It's time to see the sun in a whole new light – X-ray light. NASA's NuSTAR space telescope has taken a stunning portrait of our home star in high-energy X-rays.
The related research, presented at the American Geophysical Union meeting in San Francisco this month, could offer scientists a new tool to investigate the mysterious dynamics of the sun.
NASA's Nuclear Spectroscopic Telescope Array was launched in 2012 to study the high-energy physics of the universe, from black holes to supernovas. So when UC Santa Cruz solar physicist David Smith, a NuSTAR team member, asked lead scientist Fiona Harrison whether they could use the space telescope to observe the sun, the Caltech astrophysicist was dubious at first.
"I was quite skeptical," Harrison said in an interview. After all, NuSTAR was meant to explore distant, high-energy targets, not the one star we can see all day long.
But Harrison soon came around to the idea, because NuSTAR could solve a long-standing mystery about the sun: How the corona, the sun's ghostly "atmosphere," can be heated to an average of 1.8 million degrees Fahrenheit even though the sun's surface heats to a mere 10,800 degrees.
Scientists think that there may be tiny flares constantly popping off the sun's surface, and that the magnetic field dynamics powering these so-called nanoflares might be what's responsible for what's super-heating the thin, tenuous corona.
"We want to test this theory," Harrison said. "The theory says that if this is correct, we should see one every few minutes; if we look for hours and we don't see any, then we can wipe out the theory."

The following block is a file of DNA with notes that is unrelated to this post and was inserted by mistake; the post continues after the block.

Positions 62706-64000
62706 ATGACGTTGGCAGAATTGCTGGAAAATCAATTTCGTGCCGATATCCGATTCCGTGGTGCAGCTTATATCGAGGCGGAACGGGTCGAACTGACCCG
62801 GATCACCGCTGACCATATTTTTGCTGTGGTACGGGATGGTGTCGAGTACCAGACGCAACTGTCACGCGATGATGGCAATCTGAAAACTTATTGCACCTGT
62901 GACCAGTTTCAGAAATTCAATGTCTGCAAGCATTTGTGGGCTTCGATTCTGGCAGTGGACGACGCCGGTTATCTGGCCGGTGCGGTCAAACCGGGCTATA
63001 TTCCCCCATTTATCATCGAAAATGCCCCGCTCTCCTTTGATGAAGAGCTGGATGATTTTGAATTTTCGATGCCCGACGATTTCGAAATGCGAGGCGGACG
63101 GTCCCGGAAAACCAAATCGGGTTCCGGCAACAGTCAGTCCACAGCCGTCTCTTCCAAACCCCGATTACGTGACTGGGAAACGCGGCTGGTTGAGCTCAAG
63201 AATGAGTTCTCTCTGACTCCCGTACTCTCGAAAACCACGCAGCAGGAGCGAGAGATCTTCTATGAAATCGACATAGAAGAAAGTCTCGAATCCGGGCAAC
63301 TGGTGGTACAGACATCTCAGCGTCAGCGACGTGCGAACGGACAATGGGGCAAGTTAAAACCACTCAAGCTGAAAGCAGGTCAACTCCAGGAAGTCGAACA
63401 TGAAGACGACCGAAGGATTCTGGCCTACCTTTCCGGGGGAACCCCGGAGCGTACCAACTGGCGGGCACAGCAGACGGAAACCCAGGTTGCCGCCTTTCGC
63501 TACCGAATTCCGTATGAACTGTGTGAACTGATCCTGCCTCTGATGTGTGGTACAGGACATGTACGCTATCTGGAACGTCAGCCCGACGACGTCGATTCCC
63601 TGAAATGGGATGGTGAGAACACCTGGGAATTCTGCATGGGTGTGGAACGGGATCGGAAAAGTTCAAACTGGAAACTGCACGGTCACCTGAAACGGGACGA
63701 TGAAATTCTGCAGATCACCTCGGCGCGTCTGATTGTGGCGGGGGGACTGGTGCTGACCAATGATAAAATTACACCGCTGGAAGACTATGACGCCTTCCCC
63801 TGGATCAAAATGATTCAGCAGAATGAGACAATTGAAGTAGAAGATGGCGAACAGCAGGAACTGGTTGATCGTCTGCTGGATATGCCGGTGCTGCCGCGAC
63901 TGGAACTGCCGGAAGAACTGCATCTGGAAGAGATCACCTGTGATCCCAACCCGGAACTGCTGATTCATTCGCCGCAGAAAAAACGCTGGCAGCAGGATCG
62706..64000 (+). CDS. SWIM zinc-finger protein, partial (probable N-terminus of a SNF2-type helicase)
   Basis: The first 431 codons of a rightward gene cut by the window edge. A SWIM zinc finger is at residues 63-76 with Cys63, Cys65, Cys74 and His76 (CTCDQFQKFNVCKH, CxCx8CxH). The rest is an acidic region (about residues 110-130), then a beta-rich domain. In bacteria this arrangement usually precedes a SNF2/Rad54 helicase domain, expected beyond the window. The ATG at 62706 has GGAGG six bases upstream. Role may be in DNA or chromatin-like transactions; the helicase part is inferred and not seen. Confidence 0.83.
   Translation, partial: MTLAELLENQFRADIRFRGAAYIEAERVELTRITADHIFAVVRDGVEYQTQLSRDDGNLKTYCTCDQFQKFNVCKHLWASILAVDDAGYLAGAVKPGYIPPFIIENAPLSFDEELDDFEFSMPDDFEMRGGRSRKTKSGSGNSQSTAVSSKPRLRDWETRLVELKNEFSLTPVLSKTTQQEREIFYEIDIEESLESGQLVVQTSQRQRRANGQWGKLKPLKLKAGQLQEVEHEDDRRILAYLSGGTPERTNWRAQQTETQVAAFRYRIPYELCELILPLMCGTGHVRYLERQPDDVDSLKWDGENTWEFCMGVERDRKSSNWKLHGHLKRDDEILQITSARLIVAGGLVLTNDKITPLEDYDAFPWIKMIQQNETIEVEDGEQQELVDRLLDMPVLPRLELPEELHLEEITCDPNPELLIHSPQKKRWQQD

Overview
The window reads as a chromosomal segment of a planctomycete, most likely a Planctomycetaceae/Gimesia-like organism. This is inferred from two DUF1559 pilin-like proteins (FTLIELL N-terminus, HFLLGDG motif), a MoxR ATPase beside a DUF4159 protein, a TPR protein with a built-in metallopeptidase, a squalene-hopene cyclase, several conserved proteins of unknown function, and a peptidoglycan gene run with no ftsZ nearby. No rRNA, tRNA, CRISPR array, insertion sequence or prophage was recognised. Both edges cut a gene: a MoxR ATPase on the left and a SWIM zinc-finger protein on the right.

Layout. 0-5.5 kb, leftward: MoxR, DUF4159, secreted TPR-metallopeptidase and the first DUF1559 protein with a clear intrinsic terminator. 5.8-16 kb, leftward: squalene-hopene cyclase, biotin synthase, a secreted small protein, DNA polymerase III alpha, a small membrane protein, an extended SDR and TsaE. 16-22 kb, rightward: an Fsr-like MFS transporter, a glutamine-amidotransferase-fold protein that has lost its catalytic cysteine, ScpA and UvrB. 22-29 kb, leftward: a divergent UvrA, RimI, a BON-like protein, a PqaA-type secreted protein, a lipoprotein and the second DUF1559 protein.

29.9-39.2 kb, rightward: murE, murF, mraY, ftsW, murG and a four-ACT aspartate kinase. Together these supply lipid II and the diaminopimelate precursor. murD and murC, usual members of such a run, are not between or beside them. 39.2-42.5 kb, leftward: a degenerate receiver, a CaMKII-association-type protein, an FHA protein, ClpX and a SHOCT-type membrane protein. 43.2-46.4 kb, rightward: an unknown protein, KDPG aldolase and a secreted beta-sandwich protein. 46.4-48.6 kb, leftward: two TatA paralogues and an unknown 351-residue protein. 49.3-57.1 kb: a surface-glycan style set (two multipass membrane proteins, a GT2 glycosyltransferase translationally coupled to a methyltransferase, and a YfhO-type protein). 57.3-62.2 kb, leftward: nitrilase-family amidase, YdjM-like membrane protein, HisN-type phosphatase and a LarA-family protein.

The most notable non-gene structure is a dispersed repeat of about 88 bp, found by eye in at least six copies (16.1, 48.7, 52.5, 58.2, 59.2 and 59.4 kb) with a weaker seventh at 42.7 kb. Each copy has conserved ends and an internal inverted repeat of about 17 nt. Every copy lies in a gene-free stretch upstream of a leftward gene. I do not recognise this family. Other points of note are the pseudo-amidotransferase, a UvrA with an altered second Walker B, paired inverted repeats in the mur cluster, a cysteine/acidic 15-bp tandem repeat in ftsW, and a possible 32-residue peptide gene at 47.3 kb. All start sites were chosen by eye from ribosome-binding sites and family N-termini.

The sun is too bright for telescopes such as NASA's Chandra X-ray Observatory, which probably would have been fried by all the X-rays hitting the detector. The mirrors and detectors on NuSTAR, however, have protective coverings that block out much of the onslaught. It's somewhat analogous to eclipse glasses, which block out enough of the sun's rays so that you can see the faint, ethereal corona around the sun without irreversibly damaging your eyes from its overwhelming glare.
"It's just a fluke that because of the way that NuSTAR is designed … it is able to look at the sun without damaging it," Harrison said.
The scientists looked at different wavelengths of X-ray light – the greenish hues in the image depict X-rays at energies of 2 to 3 kiloelectron volts, while the blue shades represent X-rays at 3 to 5 kiloelectron volts. These X-rays come from gas heated to about 3 million degrees. The reddish hues come from an image taken in ultraviolet light by NASA's Solar Dynamics Observatory.
"That's what resulted in this really beautiful image, which I think I'm going to make on my Christmas cards next year," Harrison said.
Keep in mind, this is on the low end for the NuSTAR telescope, which can detect X-rays at energies up to 79 kiloelectron volts. The sun can put out higher energy X-rays during periods of intense activity, such as when it gives off dramatic solar flares.
For now, the sun is somewhat noisy. Harrison says they're going to wait for a lull in the sun's activity and try again during a quiet period, given that the nanoflares – if they exist – are probably being drowned out by the sun's larger-scale activity.
"It could be within the next few weeks, it could be months away," Harrison said. "It's just kind of luck of the draw, really."
The scientists might also be able to search for dark matter, that mysterious stuff that makes up 84.5% of all matter in the universe and yet has been only indirectly detected by its gravitational influence. Dark matter's nature and composition are still a mystery. But if the axion theory holds, then the researchers should be able to detect a telltale X-ray pattern in the sun's heart resulting from the axions' interactions with the solar magnetic field.
"It's a long shot," Harrison said. But, she added, "if they are being produced by dark matter particles … it would be a fairly convincing signature."